For example, an Oklahoma lawmaker recently proposed a totally unconstitutional law that would require journalists to be licensed and subjected to criminal background tests and drug tests. There’s nothing constitutional about this bill. But a more shrewd lawmaker in a state intent on harming the press could cause mischief by writing ambiguous and possibly constitutional provisions into an otherwise completely unconstitutional bill, just to make it harder for courts to strike it down. Imagine, for instance, that the Oklahoma law required drug testing not just for reporters and editors, but also for delivery truck drivers.

It’s not clear if the court plans to go down this road in its decisions in NetChoice. But based on the questions at oral argument, journalists should at least be concerned that the court may be thinking about creating barriers to First Amendment facial challenges that could impact cases involving the press in the future.

Press precedent holds up

In contrast, journalists can be reassured by the court’s treatment during Monday’s argument of Miami Herald v. Tornillo. In Tornillo, the court held that the First Amendment protects newspapers’ choices about what to publish or not publish, also known as the exercise of editorial discretion or judgment. In the NetChoice cases, the social media platforms argue that their content moderation decisions are the exercise of editorial discretion and therefore protected by the First Amendment.

It may seem odd for the platforms to rely on a press freedom decision to make their case before a Supreme Court that talks about the news media in increasingly hostile terms. But thankfully, most discussion of Tornillo during Monday’s oral argument was positive. Justices Kavanaugh and Barrett, in particular, returned again and again to the First Amendment’s protections for the editorial discretion exercised by news outlets. Even justices that seemed hostile to the social media companies, like Justice Alito, seemed to accept that the First Amendment protects newspapers’ editorial judgments.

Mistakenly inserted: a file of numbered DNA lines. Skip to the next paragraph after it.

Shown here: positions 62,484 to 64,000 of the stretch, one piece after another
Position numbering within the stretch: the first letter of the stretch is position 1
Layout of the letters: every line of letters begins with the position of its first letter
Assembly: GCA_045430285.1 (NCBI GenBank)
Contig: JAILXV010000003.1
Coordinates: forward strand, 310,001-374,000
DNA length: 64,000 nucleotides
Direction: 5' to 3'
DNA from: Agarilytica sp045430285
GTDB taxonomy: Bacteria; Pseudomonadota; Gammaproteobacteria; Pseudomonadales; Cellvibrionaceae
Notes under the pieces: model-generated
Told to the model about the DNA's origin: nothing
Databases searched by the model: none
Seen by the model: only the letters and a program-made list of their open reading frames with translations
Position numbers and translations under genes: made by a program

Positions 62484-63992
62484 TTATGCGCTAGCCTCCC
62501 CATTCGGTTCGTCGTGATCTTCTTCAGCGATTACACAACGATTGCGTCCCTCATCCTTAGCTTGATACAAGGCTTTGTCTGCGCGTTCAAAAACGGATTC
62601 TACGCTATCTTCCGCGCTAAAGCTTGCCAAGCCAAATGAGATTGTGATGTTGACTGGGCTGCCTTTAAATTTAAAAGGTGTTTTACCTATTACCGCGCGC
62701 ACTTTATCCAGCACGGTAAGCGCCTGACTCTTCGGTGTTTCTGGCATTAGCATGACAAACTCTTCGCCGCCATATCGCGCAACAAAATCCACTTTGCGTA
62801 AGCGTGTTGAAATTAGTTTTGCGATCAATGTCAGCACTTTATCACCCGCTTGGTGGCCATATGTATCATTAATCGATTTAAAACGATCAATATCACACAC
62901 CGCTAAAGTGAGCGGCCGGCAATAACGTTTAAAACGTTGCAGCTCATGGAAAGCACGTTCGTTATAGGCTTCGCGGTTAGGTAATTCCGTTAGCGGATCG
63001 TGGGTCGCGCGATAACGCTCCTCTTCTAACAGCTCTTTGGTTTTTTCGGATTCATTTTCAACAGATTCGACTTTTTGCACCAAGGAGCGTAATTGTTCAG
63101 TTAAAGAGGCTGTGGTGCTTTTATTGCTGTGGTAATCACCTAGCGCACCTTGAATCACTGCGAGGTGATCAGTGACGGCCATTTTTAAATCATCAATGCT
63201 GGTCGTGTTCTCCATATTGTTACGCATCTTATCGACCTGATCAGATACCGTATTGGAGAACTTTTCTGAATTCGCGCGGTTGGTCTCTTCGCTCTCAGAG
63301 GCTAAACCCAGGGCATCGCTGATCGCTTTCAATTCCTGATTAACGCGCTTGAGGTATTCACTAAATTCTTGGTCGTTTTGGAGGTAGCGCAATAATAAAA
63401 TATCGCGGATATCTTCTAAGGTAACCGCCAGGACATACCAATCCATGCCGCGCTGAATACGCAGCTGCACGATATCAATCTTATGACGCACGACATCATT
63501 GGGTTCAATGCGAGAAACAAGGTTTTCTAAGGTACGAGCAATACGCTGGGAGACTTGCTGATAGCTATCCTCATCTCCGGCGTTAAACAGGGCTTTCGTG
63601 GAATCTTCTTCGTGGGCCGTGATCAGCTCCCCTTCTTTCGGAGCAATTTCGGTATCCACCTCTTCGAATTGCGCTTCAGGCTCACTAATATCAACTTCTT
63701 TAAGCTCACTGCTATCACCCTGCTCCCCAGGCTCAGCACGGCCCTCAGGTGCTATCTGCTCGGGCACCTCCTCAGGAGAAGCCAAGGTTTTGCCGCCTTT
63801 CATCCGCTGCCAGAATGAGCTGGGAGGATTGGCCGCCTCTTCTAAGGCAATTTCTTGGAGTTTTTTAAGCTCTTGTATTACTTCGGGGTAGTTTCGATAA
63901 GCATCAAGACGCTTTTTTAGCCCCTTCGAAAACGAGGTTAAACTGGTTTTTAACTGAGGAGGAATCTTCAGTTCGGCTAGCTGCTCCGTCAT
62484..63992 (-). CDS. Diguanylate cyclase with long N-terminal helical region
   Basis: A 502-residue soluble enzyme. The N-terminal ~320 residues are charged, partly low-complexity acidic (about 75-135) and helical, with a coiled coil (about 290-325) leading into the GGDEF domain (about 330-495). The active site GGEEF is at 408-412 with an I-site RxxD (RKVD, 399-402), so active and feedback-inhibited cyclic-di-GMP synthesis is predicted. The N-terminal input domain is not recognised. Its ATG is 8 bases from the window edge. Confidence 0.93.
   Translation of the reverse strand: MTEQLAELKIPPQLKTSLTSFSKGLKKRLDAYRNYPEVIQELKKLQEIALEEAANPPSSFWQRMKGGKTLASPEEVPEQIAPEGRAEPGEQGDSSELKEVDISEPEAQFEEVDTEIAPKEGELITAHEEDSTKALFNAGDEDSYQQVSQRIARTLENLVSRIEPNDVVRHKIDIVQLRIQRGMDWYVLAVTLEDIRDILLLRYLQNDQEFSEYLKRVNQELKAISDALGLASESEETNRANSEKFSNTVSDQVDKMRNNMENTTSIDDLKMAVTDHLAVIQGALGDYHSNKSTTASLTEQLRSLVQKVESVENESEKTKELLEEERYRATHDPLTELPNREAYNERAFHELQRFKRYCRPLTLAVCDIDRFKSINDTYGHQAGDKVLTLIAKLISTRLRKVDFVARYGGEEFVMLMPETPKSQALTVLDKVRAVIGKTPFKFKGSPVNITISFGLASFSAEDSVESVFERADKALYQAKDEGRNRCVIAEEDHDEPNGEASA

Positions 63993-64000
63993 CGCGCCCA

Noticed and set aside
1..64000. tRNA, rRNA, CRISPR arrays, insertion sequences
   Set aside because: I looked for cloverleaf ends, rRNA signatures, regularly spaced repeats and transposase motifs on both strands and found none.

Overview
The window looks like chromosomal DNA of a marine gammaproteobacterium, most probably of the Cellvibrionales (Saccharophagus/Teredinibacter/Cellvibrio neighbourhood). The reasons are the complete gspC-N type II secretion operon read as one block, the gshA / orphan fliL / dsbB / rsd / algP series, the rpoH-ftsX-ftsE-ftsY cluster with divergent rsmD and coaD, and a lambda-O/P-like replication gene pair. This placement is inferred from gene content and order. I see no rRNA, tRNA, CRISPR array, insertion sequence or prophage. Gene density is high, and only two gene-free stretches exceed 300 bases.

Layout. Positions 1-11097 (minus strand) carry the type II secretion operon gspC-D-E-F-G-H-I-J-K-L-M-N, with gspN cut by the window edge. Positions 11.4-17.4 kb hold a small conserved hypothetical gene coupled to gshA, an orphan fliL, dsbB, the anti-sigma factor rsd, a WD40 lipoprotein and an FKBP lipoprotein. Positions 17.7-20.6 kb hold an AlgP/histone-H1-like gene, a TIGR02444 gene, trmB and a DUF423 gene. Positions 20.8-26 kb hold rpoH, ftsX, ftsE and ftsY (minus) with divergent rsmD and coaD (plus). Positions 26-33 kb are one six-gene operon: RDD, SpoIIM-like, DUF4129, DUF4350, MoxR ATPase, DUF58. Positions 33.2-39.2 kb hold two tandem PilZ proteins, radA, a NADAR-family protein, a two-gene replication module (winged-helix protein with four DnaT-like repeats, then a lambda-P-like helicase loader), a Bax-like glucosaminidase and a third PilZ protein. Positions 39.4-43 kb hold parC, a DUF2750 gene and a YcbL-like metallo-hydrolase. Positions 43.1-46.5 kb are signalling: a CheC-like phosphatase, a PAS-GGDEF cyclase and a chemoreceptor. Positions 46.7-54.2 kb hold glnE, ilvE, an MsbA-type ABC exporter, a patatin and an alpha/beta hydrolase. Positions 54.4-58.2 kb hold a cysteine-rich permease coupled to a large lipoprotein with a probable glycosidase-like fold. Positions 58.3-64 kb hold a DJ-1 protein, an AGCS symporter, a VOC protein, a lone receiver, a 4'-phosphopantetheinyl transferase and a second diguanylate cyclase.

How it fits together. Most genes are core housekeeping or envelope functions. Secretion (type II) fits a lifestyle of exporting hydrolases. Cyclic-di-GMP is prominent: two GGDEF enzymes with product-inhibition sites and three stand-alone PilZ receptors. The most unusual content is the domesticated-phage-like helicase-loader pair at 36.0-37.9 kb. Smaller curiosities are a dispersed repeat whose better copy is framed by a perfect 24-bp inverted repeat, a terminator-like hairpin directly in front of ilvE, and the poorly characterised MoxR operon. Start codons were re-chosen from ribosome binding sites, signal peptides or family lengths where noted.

However, the devil may be in the details of whatever opinion the court ultimately writes. Even if the court applies Tornillo to content moderation, there’s a risk that it could weaken the First Amendment protection for editorial discretion by saying that the government has to meet only a low or middling burden to overcome it. There’s no specific indication from the oral argument that the court plans to do that, but journalists should watch out for any tinkering with Tornillo in the court’s decisions here.

Whatever the outcome of the NetChoice cases, states will almost certainly persist in trying to punish social media companies for hosting content that lawmakers dislike. Journalists should be wary. While social media is the political punching bag for now, there are plenty of politicians who want to go after the press using similar legal theories and complaints. If First Amendment precedent falls in social media cases, it will make it easier for lawmakers to target journalists next.